House on a Ruin: Colab Architecture

Our shaky recent history has tested our taste for the concept of the Romantic Ruin, an idea that has gripped the arts since the eighteenth century. The frisson once provided by a building that had seen another era’s hopes and dreams for the future, is replaced by the more prosaic thought, ‘is that going to fall on my head?’



Happily, Colab Architecture’s Tobin Smith and Blair Paterson’s bilateral design for ‘House on a Ruin’ captures both a hankering for the past and the thirst for the new, and once again shows they are taking their rightful place in the canon of the ‘Christchurch School’ in architectural design.

The house marries its comfortably bourgeois history with the relentless approach of the oncoming in a striking yet approachable way. The New Zealand Institute of Architects has endorsed their vision by shortlisting ‘House on a Ruin’ for the Canterbury Branch Awards.
While its gaze is fixed on the panoramic horizon of the future, the design literally plants its roots in the past.


The home is solid on the Halswell stone foundations drawn up by Samuel Hurst Seager C.B.E., a child of the Romantic era of revivalist-style architecture. Tobin and Blair skilfully take up the baton passed to them, designing a contemporary family home grounded on the stone cellars, wrapping itself complete with deck around the 100 year-old cherry tree and descending in tiers to the existing swimming pool.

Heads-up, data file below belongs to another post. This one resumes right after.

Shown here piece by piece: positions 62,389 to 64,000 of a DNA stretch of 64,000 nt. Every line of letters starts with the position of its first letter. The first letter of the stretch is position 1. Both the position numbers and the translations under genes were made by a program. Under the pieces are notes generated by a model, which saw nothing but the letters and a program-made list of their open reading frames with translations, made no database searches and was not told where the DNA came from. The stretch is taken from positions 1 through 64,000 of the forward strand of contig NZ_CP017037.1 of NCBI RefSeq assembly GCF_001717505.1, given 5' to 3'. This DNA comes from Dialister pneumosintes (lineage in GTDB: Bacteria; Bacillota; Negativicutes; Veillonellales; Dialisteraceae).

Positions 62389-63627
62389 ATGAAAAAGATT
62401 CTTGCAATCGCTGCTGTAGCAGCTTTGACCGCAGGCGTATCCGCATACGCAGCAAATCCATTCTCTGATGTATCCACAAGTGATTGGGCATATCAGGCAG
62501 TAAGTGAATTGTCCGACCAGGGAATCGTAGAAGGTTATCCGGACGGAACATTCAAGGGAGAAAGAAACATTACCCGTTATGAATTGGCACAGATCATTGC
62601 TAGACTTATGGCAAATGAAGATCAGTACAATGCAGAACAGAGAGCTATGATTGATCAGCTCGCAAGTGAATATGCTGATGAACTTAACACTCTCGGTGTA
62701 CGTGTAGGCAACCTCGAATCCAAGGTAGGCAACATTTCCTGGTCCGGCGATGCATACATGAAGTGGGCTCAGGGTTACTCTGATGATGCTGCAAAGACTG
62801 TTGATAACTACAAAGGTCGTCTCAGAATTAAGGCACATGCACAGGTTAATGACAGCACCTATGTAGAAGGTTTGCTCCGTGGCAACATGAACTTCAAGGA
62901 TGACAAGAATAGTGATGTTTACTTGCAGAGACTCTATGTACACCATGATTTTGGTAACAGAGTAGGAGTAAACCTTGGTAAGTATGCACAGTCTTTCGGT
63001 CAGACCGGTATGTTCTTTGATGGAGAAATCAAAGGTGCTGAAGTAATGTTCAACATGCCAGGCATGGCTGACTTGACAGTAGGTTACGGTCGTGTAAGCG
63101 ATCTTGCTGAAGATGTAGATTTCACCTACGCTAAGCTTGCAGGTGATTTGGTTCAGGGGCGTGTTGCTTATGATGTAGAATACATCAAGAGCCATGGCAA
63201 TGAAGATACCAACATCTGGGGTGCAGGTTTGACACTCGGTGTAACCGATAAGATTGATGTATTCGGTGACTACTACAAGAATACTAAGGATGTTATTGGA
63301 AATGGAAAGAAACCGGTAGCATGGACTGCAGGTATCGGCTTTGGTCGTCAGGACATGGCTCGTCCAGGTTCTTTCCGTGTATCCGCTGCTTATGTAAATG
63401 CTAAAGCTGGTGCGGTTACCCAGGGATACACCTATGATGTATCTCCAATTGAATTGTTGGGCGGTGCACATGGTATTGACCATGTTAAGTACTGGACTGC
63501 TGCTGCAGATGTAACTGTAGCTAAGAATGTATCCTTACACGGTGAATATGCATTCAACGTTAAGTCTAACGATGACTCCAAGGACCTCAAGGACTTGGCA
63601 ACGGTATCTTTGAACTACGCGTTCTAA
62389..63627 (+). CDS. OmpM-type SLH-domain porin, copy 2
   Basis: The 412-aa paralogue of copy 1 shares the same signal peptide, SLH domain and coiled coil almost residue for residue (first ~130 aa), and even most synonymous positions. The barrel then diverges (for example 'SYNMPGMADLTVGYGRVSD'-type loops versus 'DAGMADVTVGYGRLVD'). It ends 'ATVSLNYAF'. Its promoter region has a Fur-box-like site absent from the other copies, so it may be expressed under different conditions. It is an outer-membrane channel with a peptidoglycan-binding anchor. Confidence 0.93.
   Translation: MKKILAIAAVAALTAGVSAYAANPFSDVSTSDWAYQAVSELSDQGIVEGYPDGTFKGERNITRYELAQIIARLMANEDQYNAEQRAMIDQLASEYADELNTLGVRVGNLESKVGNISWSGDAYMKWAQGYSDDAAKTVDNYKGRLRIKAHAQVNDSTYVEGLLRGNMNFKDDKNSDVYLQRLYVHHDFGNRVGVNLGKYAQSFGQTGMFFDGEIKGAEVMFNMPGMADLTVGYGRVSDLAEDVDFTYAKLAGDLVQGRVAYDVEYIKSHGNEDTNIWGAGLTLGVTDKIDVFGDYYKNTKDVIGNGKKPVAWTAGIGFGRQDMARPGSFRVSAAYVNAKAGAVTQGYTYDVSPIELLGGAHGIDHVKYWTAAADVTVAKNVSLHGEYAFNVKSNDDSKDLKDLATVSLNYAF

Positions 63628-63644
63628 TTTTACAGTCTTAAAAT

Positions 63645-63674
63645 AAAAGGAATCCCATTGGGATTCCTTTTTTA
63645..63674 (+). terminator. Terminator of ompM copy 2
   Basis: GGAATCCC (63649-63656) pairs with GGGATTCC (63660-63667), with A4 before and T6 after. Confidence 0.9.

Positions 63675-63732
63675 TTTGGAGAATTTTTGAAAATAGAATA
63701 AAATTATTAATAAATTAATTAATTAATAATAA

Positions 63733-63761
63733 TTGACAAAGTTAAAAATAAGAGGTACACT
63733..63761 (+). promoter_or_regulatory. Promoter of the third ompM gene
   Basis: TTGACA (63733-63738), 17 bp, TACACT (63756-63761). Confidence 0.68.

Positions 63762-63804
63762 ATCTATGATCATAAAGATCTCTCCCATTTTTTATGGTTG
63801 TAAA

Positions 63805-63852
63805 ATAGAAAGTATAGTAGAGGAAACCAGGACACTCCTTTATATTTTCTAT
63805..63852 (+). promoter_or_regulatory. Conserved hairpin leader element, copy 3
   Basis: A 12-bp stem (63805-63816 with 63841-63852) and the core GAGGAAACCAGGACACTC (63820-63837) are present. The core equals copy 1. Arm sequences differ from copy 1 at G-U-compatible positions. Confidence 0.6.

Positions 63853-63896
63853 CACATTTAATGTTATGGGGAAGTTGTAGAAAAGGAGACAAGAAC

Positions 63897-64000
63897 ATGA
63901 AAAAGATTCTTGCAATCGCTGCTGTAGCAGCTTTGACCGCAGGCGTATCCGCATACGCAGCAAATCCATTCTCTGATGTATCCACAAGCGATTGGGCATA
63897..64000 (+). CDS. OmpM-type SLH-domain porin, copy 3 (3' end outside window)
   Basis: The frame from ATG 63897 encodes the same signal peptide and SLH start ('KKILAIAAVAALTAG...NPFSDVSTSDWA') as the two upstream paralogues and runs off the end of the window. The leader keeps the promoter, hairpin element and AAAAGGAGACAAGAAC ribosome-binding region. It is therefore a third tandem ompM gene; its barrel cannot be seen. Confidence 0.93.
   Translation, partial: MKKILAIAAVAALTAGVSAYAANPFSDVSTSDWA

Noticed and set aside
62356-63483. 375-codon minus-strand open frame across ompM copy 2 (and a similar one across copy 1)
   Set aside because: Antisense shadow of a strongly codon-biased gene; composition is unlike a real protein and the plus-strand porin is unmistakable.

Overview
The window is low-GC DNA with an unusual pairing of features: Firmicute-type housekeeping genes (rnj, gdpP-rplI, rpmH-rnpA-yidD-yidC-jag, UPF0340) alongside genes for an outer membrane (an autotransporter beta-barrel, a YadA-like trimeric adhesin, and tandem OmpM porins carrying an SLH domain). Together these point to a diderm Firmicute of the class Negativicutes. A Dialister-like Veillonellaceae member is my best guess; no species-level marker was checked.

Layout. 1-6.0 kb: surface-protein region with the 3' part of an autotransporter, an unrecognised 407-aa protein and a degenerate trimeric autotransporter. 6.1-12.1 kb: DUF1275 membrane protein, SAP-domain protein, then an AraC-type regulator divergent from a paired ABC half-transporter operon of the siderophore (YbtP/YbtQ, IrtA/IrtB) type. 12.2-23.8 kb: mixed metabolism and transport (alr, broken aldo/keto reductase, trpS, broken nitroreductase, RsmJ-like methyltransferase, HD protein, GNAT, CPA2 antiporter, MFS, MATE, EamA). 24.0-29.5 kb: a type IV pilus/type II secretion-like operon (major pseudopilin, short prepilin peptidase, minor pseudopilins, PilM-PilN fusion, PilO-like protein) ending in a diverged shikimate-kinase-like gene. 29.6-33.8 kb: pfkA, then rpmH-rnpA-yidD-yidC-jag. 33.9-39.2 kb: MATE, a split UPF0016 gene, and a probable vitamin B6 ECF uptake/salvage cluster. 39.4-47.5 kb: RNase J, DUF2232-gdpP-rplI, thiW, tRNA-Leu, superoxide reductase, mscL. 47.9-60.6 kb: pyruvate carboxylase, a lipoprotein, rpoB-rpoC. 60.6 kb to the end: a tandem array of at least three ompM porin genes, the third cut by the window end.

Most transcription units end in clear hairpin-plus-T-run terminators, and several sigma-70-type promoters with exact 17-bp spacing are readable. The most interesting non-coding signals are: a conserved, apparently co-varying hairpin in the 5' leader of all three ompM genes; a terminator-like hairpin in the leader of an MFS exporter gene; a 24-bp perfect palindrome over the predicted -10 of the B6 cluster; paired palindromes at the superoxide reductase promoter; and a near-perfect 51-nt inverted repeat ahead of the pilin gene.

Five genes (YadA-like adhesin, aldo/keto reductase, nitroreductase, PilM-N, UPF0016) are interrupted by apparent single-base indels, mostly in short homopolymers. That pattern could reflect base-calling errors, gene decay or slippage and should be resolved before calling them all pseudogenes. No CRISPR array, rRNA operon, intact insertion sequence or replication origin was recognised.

With a background in engineering, the client has allowed Tobin and Blair to be adventurous. The living area cantilevers the stone cellars, mesmerisingly perching on slim steel stilts. From the east, the house presents as a solid two-storied cedar clad form, while from the west the house opens to views and sunlight, floating lightly over the ground below. Clad in bleached cedar accented with dark aluminium panels, the internal corners are softened to a surprising and subtle radius.


Engineered to 200 percent of code, the interior is flexible to allow for family life, with spaces that can be shut off either side of the main living area. High ceilings and skylights promote elegant airiness, while a subtle mirror tint to the windows prevents too much solar gain. A celebration of old and new, and a hugely satisfying progression of architectural distinction, House on a Ruin is a home moving with the times.


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